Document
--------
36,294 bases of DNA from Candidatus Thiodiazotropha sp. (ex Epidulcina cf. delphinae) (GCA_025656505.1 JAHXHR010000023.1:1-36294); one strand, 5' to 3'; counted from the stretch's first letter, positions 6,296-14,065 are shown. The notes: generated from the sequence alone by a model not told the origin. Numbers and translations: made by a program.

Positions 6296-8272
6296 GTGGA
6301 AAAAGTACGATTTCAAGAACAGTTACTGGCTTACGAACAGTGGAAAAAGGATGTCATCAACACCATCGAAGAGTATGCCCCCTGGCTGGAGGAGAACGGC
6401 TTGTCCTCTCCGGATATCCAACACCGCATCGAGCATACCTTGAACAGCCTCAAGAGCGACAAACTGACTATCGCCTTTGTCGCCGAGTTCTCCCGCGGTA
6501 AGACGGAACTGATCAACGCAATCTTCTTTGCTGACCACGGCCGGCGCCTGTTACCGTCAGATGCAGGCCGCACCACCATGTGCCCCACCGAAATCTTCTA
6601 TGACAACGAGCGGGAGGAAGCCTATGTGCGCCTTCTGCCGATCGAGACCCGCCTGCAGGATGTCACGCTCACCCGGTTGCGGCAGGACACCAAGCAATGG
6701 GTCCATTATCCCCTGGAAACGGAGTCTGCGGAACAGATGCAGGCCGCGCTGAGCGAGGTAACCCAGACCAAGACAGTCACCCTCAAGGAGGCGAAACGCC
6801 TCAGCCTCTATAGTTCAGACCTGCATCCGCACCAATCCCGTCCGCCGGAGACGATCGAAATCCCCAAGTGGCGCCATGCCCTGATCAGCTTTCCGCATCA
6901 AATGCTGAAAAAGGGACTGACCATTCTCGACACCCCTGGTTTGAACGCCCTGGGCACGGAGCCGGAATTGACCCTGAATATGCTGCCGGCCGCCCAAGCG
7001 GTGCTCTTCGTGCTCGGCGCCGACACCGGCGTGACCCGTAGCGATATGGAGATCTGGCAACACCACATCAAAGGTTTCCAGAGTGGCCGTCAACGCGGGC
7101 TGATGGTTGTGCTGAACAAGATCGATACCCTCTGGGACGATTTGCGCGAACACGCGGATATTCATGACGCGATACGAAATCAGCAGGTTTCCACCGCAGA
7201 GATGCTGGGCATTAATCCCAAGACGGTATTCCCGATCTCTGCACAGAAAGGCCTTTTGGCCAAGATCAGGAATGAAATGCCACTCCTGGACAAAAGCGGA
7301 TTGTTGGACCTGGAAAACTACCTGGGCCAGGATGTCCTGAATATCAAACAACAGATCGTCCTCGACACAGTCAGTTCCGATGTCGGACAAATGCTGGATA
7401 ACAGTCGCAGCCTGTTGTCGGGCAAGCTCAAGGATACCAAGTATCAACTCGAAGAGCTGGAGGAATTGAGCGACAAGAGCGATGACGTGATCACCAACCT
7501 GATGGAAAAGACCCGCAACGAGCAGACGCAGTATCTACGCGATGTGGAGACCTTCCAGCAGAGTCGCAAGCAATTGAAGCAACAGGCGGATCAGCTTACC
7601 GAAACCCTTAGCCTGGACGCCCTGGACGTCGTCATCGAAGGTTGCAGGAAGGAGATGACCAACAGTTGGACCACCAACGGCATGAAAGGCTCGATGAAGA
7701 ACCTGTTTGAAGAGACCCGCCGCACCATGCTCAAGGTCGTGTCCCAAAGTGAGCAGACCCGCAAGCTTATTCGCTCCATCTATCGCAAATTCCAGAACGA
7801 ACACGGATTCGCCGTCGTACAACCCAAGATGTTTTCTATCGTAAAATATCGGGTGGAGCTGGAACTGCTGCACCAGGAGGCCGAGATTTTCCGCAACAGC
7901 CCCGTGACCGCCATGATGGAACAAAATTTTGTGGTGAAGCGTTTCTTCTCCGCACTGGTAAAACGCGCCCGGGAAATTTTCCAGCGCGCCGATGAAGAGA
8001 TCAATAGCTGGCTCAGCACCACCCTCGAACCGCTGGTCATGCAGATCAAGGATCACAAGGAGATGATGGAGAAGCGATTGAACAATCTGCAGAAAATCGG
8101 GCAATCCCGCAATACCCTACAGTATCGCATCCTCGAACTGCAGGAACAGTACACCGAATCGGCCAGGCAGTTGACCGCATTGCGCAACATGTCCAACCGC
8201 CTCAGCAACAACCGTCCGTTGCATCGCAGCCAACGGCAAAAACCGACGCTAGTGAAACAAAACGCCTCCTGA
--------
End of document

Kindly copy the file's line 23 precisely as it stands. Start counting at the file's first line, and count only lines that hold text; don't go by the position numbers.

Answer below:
8201 CTCAGCAACAACCGTCCGTTGCATCGCAGCCAACGGCAAAAACCGACGCTAGTGAAACAAAACGCCTCCTGA